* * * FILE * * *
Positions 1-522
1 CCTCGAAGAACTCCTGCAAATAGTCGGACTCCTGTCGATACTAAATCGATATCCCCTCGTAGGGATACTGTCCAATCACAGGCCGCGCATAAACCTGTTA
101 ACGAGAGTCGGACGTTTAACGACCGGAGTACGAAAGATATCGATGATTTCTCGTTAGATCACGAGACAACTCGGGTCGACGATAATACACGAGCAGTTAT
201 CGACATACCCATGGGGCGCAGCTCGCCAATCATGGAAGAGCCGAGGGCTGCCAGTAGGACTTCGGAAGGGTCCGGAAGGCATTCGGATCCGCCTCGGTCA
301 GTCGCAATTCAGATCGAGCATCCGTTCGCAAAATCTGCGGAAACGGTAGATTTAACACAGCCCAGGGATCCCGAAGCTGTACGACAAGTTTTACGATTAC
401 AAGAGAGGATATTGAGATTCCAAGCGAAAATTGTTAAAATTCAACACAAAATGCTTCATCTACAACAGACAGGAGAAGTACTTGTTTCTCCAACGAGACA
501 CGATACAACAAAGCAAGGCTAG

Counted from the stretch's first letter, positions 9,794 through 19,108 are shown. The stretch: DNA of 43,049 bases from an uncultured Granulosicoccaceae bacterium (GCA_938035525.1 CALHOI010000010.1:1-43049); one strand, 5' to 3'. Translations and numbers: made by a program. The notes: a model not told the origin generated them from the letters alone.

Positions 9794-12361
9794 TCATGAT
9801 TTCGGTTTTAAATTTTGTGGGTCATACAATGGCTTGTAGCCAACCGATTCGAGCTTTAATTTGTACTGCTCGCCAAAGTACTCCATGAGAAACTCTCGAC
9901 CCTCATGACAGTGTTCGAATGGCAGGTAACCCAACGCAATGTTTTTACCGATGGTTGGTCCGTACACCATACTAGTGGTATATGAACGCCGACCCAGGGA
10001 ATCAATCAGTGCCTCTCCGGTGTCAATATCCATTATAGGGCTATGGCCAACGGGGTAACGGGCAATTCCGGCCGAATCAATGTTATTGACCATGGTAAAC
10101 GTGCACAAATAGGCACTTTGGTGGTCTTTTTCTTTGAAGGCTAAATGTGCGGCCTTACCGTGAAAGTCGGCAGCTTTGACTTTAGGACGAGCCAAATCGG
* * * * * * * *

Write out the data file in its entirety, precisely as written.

Positions 1-522
1 CCTCGAAGAACTCCTGCAAATAGTCGGACTCCTGTCGATACTAAATCGATATCCCCTCGTAGGGATACTGTCCAATCACAGGCCGCGCATAAACCTGTTA
101 ACGAGAGTCGGACGTTTAACGACCGGAGTACGAAAGATATCGATGATTTCTCGTTAGATCACGAGACAACTCGGGTCGACGATAATACACGAGCAGTTAT
201 CGACATACCCATGGGGCGCAGCTCGCCAATCATGGAAGAGCCGAGGGCTGCCAGTAGGACTTCGGAAGGGTCCGGAAGGCATTCGGATCCGCCTCGGTCA
301 GTCGCAATTCAGATCGAGCATCCGTTCGCAAAATCTGCGGAAACGGTAGATTTAACACAGCCCAGGGATCCCGAAGCTGTACGACAAGTTTTACGATTAC
401 AAGAGAGGATATTGAGATTCCAAGCGAAAATTGTTAAAATTCAACACAAAATGCTTCATCTACAACAGACAGGAGAAGTACTTGTTTCTCCAACGAGACA
501 CGATACAACAAAGCAAGGCTAG

Counted from the stretch's first letter, positions 9,794 through 19,108 are shown. The stretch: DNA of 43,049 bases from an uncultured Granulosicoccaceae bacterium (GCA_938035525.1 CALHOI010000010.1:1-43049); one strand, 5' to 3'. Translations and numbers: made by a program. The notes: a model not told the origin generated them from the letters alone.

Positions 9794-12361
9794 TCATGAT
9801 TTCGGTTTTAAATTTTGTGGGTCATACAATGGCTTGTAGCCAACCGATTCGAGCTTTAATTTGTACTGCTCGCCAAAGTACTCCATGAGAAACTCTCGAC
9901 CCTCATGACAGTGTTCGAATGGCAGGTAACCCAACGCAATGTTTTTACCGATGGTTGGTCCGTACACCATACTAGTGGTATATGAACGCCGACCCAGGGA
10001 ATCAATCAGTGCCTCTCCGGTGTCAATATCCATTATAGGGCTATGGCCAACGGGGTAACGGGCAATTCCGGCCGAATCAATGTTATTGACCATGGTAAAC
10101 GTGCACAAATAGGCACTTTGGTGGTCTTTTTCTTTGAAGGCTAAATGTGCGGCCTTACCGTGAAAGTCGGCAGCTTTGACTTTAGGACGAGCCAAATCGG